Reflections on Ken Wilber's The Religion of Tomorrow (2017) - Parts I | II | III | IV | V | VI | VII - PDF
INTEGRAL WORLD: EXPLORING THEORIES OF EVERYTHING
An independent forum for a critical discussion of the integral philosophy of Ken Wilber
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David Christopher Lane, Ph.D. Professor of Philosophy, Mt. San Antonio College Lecturer in Religious Studies, California State University, Long Beach Author of Exposing Cults: When the Skeptical Mind Confronts the Mystical (New York and London: Garland Publishers, 1994) and The Radhasoami Tradition: A Critical History of Guru Succession (New York and London: Garland Publishers, 1992).
The Sacredness of Human Longing
David Lane and Andrea Diem-Lane
March 22, 2017 | Golden Temple, Amritsar
I didn’t expect to be overwhelmed with emotion and I certainly didn’t expect to be transformed by the experience.
I didn’t expect to be overwhelmed with emotion and I certainly didn’t expect to be transformed by the experience. But there I was witnessing something quite astonishing, and right in the midst of it a long forgotten book title by C.S. Lewis came to the forefront of my mind . . . . “Surprised by Joy.” The atmosphere was electric, but what struck me most forcefully was the unconditional love that permeated the surroundings.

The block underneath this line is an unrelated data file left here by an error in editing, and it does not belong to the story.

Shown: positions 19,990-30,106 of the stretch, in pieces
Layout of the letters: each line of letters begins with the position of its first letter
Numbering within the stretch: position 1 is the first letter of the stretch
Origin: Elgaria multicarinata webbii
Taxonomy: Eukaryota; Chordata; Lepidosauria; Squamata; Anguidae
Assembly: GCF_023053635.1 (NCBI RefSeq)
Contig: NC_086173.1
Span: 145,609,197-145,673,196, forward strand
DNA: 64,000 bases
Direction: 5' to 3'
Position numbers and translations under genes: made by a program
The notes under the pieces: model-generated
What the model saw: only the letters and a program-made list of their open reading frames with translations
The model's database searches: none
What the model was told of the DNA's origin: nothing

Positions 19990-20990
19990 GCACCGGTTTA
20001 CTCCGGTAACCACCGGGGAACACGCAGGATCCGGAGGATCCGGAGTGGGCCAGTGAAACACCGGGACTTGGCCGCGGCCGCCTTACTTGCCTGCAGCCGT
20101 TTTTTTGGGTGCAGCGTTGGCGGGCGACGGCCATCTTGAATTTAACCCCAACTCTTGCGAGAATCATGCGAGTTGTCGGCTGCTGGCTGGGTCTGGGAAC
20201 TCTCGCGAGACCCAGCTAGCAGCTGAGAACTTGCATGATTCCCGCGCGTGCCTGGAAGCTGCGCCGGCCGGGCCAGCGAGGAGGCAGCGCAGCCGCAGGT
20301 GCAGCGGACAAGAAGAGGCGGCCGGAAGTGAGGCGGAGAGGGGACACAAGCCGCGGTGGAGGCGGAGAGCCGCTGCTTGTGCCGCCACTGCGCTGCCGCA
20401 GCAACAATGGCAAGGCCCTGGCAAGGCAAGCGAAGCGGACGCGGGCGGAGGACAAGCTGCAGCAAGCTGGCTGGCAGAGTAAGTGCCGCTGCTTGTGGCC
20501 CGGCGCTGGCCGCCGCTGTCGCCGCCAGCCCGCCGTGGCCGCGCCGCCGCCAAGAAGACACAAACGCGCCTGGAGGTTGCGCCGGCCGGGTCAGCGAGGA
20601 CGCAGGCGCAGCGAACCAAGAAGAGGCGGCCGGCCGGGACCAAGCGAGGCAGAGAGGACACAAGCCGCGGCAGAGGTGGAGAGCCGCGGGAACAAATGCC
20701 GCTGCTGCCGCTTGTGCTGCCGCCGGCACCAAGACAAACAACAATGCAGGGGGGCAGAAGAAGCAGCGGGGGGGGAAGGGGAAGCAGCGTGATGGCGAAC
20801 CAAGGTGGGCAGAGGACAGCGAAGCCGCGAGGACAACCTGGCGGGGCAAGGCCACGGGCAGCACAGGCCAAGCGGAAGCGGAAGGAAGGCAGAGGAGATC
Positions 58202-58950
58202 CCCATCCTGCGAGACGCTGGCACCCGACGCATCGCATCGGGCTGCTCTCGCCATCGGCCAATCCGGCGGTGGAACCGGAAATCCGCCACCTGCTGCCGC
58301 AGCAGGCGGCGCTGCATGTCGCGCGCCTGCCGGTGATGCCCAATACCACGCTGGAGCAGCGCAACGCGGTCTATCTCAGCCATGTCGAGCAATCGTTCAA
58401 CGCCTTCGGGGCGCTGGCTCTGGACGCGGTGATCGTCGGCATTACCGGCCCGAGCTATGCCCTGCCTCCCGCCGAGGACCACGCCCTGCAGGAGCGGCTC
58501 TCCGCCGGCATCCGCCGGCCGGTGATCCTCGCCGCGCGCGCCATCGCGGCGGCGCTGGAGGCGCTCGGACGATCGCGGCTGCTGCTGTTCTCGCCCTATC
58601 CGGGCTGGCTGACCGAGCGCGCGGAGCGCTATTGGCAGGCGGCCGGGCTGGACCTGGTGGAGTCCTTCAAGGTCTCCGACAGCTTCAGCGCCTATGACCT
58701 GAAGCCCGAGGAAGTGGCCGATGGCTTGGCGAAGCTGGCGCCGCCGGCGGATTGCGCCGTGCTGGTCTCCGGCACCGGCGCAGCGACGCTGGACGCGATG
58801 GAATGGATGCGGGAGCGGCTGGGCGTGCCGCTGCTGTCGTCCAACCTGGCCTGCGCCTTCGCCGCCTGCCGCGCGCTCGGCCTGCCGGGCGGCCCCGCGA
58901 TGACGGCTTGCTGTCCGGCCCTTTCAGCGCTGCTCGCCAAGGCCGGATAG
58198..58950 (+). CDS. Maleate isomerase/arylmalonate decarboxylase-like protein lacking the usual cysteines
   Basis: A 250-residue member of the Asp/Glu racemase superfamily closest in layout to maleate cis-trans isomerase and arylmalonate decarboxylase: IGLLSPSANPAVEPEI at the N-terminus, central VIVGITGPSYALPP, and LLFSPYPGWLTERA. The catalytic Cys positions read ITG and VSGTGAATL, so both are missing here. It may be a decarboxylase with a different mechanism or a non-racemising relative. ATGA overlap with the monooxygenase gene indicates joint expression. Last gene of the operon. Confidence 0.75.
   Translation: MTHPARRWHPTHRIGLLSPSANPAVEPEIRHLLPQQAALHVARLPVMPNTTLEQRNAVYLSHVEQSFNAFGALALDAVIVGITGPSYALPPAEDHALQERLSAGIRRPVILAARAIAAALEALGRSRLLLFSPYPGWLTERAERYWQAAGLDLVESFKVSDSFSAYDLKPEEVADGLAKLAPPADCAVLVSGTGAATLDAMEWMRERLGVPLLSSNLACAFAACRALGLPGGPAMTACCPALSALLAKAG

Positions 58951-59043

It was on the night of March 21, 2017, and I wanted to see the holiest of Sikh gurdwaras, the Golden Temple. My family and I had just arrived in Amritsar in the Punjab just a few hours prior on Vistara Airlines from Delhi. I was in India conducting research for a new project for Oxford University Press and only had 12 or so hours before having to travel to the Radha Soami Satsang center at Beas. Although I had first visited the Golden Temple in the summer of 1978 (which, coincidentally was also connected with a research project on the same subject), I had never seen it at night.
I knew that the surrounding area had been dramatically renovated and that the Golden Temple had become increasingly popular as a tourist destination, but what I hadn’t realized was how crowded it had become at almost all hours of the day.